New Vikings stadium bill again relies on public trough

Who pays for the new Vikings stadium?

Who pays for the new Vikings stadium?

They want to call it a "multi-purpose facility."

They insist, "no state money for schools, roads, healthcare, or any other state programs can be used to build the new stadium."

But state lawmakers pushing a new home for the Minnesota Vikings do indeed want to go to the public trough to pay for the latest stadium incarnation, as outlined in legislation introduced today in St. Paul.

Under the plan outlined today, the Vikings would pay $264 million up-front for construction costs. The remaining $527 million price tag would be financed by taxpayers over 40 years ($31.9 million per year) from four specific annual revenue sources:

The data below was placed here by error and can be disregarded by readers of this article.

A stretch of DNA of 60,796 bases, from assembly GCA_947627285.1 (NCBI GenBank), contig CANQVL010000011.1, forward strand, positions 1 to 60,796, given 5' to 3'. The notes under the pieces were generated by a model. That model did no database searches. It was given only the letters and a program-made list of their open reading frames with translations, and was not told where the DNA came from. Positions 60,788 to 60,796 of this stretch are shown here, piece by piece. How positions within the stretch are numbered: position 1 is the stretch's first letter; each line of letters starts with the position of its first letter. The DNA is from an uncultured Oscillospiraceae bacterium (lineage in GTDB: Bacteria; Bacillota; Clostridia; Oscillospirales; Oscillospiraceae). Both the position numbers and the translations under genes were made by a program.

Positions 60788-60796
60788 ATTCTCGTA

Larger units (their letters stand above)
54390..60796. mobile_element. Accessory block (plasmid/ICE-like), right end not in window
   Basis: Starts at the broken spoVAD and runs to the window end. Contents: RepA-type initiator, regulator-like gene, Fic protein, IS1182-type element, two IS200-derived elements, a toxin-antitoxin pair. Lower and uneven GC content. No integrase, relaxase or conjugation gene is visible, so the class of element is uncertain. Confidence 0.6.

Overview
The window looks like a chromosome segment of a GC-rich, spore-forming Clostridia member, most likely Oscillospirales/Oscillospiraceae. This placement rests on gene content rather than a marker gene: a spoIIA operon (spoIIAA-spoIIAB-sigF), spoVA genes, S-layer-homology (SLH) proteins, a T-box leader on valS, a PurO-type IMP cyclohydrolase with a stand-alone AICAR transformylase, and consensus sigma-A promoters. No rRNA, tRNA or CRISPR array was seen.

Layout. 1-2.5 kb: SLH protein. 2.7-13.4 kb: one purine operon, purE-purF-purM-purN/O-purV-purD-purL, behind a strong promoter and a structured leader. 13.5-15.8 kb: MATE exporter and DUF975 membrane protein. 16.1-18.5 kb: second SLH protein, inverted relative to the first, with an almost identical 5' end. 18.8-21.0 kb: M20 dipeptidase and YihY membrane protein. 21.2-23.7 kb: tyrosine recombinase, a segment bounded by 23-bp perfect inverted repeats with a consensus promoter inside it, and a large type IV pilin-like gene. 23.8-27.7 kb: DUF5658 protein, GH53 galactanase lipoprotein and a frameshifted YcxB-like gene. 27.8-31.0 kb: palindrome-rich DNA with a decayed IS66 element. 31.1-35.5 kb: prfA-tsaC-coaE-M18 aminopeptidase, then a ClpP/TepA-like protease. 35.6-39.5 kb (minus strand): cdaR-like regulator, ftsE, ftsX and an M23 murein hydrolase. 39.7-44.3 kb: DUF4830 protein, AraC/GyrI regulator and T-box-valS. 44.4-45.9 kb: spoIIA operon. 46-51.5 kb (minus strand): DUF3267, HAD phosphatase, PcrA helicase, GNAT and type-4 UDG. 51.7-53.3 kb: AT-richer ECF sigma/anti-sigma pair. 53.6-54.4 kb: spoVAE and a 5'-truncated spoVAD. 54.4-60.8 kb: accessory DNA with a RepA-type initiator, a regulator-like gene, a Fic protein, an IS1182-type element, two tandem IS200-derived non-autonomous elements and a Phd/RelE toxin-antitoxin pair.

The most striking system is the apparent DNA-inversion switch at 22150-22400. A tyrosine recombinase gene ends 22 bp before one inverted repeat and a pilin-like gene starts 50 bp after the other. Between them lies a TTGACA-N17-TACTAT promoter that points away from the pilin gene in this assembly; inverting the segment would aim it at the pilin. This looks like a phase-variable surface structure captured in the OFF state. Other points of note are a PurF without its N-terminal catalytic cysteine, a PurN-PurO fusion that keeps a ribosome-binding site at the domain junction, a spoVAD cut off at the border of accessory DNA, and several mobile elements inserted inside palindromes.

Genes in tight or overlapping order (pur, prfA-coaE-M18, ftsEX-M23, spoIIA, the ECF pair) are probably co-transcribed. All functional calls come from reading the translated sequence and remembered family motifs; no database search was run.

• Area hotels surtax: $8 million
  • Tax on jersey purchases: $16.9 million
  • Tax on rental cars: $5.5 million
  • Sports-themed scratch off lottery: $5.5 million

The bill requires that any cost overruns would be paid for in full by the Minnesota Vikings, the team would sign an unprecedented 40-year lease, and a clawback provision that protects taxpayers if the team is sold.

State DFL Rep. Tom Bakk and GOP Rep. Rep. Morrie Lanning are co-sponsors of the bill.

They say the new stadium would not just be a site for eight pro football games annually: High school and amateur sporting events, concerts and conventions could keep it busy for up to 300 days a year.

The Vikings have not formally endorsed the proposal, which comes with only two weeks left in the legislative session. Committee hearings start tomorrow.